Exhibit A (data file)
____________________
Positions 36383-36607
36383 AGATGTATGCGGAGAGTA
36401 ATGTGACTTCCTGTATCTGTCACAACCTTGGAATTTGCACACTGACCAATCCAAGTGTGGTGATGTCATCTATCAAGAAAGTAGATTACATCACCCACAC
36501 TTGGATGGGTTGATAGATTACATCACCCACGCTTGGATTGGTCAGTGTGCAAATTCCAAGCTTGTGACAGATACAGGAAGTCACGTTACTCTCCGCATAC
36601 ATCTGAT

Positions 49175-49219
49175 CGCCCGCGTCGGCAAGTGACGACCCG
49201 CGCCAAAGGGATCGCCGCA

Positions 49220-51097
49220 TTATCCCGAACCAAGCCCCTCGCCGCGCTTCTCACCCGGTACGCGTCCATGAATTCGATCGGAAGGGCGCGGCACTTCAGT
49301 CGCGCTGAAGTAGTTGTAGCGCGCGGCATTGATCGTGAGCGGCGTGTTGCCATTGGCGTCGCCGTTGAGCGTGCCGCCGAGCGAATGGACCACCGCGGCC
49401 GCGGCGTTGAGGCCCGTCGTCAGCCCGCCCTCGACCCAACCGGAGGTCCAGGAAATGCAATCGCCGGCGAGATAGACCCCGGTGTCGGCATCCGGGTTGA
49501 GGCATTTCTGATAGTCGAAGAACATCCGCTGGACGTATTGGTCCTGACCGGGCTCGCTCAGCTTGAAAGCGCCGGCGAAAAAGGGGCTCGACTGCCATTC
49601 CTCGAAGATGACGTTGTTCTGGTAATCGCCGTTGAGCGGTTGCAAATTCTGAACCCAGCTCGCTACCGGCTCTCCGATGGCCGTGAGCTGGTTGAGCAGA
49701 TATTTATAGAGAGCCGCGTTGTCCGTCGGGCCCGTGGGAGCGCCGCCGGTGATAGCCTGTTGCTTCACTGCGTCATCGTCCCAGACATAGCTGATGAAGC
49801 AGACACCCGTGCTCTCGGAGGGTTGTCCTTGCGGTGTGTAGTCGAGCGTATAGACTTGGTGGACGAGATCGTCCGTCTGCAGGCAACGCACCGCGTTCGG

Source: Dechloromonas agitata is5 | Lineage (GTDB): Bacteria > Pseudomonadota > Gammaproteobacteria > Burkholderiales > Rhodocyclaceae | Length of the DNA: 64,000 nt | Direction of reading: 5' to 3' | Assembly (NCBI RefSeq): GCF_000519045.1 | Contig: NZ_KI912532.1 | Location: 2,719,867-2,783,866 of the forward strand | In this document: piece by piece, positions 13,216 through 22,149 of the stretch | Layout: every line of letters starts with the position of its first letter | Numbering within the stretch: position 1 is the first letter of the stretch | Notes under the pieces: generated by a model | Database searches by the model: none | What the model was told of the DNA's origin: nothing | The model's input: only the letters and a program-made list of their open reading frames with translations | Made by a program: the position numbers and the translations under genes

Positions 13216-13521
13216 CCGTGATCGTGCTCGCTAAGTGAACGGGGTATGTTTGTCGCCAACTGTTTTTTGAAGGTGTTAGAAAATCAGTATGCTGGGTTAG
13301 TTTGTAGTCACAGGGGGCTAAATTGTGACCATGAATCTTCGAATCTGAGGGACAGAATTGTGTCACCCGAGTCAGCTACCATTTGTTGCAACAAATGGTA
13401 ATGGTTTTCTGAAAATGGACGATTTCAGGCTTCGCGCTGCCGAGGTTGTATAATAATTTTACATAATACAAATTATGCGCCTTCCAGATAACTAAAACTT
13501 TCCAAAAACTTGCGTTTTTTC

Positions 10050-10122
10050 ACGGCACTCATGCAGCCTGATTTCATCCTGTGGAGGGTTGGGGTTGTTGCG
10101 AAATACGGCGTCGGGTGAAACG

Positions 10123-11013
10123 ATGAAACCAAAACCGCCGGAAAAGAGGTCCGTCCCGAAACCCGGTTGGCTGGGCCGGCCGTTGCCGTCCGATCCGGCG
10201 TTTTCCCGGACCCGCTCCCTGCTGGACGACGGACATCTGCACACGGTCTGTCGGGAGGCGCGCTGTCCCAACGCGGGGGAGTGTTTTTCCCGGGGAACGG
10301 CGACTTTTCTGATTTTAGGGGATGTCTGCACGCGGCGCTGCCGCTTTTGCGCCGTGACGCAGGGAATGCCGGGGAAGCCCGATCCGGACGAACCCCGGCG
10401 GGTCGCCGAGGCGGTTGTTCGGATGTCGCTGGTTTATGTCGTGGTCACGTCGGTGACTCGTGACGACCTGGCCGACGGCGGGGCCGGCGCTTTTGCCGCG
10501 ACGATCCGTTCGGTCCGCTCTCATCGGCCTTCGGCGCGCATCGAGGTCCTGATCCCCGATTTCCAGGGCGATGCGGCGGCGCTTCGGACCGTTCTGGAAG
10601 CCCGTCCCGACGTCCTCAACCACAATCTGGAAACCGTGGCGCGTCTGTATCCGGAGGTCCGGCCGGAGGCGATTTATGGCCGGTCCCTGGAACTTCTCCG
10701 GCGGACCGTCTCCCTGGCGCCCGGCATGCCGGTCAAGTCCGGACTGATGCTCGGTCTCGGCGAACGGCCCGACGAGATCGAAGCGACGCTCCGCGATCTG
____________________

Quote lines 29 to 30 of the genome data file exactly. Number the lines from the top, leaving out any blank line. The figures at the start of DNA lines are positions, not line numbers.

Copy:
10301 CGACTTTTCTGATTTTAGGGGATGTCTGCACGCGGCGCTGCCGCTTTTGCGCCGTGACGCAGGGAATGCCGGGGAAGCCCGATCCGGACGAACCCCGGCG
10401 GGTCGCCGAGGCGGTTGTTCGGATGTCGCTGGTTTATGTCGTGGTCACGTCGGTGACTCGTGACGACCTGGCCGACGGCGGGGCCGGCGCTTTTGCCGCG